Wii Things

Originally uploaded by agius.
My roommate (pictured here batting in Wii Baseball) bought a Nintendo Wii last night. My projector now runs a Wii60. It's pretty amazing, though it is disconcerting to switch so quickly between harvesting Little Sisters in Bioshock and Golfing Without Arms in Wii Sports.

Personally, I'm not too big a fan of the Wii - explaining why I haven't bought one. It's a big deal, no doubt - casual gaming is the new golden market and Nintendo has captured it. I understand why my friends love it. But it's just not the system for me.

I've found the controls to be a little iffy - I kept throwing the ball backwards in bowling, for example - and the lack of depth in Wii games really turns me off. How many minigame collections can you have? According to Nintendo, infinity. The only "deep" game that's really come out for it is Twilight Princess - and Zelda games have never grabbed me in the way that, say, Halo did.

The 360, by contrast, has Gears of War, Bioshock, Command & Conquer 3, and Blue Dragon. It's got a lot of variety, a lot of depth, and extremely shiny graphics. It's not for everyone - if you hate racing games and FPS's, then the 360's library narrows significantly. But right now it's my favorite, because it's brought a lot of joy to me personally. And it has Space Giraffe.

Correction: I have just been informed that Metroid Prime 3 is out. I couldn't get into the first two, almost entirely because of the controls. But if the controls are better on the Wii version, it could be very promising.

Tuesday, September 11, 2007

1 Year Left

I have 1 year before I'm supposed to be employed somewhere. How many more things can I learn in that time? I've averaged 3-4 computer languages per year since I've been to college. That should mean I'll be learning C++, Python, and PPC-Assembly this year. Of those, Python is the only one I don't have a class in, but that should be the easiest to learn (come on, I know Perl and Ruby). Also, for the first time in college, I actually have some free credit hours to spend on whatever class I want to take. Current list includes: intro philosophy, greek / roman history, art appreciation, and underwater basketweaving.

Now that I'm off-campus, I'm learning lots of other crazy stuff, too. How to cook, how to wire a home theatre setup, how to manage earned income, and how to be the best host EVER. This year's gonna rock.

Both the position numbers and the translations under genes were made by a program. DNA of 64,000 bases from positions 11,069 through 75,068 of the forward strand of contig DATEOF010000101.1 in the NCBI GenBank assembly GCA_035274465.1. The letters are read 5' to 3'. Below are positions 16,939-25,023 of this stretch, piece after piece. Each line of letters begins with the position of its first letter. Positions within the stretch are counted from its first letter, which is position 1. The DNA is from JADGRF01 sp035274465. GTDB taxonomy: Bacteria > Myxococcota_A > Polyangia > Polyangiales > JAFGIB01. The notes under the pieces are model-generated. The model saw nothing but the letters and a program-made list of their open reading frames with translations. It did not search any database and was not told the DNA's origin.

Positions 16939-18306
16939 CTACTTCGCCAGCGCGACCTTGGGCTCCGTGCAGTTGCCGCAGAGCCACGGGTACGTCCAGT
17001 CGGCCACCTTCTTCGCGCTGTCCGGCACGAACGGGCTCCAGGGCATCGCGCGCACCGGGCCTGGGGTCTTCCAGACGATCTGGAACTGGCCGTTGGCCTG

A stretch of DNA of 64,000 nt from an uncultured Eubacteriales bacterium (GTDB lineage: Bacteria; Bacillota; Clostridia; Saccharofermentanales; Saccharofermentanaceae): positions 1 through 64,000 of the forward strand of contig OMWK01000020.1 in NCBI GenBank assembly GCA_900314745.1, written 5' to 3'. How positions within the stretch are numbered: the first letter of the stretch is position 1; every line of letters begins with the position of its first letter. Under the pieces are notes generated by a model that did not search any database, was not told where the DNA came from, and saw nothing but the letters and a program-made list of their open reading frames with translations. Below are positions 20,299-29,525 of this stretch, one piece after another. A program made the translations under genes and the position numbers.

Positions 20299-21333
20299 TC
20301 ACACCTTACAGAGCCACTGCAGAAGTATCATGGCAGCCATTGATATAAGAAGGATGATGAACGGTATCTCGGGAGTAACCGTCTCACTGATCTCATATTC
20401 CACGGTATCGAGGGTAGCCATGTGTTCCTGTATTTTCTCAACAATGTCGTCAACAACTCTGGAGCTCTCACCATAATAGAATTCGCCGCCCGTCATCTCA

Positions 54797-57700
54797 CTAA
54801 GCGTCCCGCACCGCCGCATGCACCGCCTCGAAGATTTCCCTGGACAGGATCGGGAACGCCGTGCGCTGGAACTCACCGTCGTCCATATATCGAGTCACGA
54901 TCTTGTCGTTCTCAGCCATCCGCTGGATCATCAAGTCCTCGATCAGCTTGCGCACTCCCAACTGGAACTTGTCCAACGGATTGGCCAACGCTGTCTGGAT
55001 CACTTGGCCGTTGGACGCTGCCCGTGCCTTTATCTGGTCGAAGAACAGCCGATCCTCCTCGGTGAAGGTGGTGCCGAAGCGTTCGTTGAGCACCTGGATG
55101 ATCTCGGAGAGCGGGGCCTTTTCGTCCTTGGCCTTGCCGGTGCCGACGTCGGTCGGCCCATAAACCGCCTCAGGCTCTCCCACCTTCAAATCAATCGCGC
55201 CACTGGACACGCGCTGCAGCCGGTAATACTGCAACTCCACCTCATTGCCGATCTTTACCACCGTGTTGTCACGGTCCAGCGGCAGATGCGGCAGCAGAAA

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Saturday, September 08, 2007

MFM Things


Last weekend I went to Mephit Furmeet again. Four years in Indiana, four trips to Memphis for a convention celebrating my most unusual hobby. I wouldn't say time flew by, exactly, but it's crazy to think I've been pulling these oddball convention stunts for that long. Anyway, the trip was a total blast - I got to meet some cool new people, play some super-fun LAN games, and take lots of interesting pictures with my shiny new Canon Rebel XT.

I think my photography has improved vastly since last year, considering I had 250 viable photos from this year's con, as opposed to 17 from last year's. Of course quantity isn't quality, but the fact is I probably had roughly equal numbers of photos taken at the con, and this time most of them came out well enough that I feel I can post them online, as opposed to last time where most of them were too blurry, discolored, or generally craptastic for me to feel comfortable showing them to others. The year before I hadn't gotten my Nikon Coolpix yet, and only my Freshmen year did I make the mistake of using disposable cameras (limited shooting, horrible color, expensive development). So I think this year I'm really doing better, and that's exciting.

And to all the cool people I met, a grand hello, and I hope to maintain contact. Feel free to email me any time.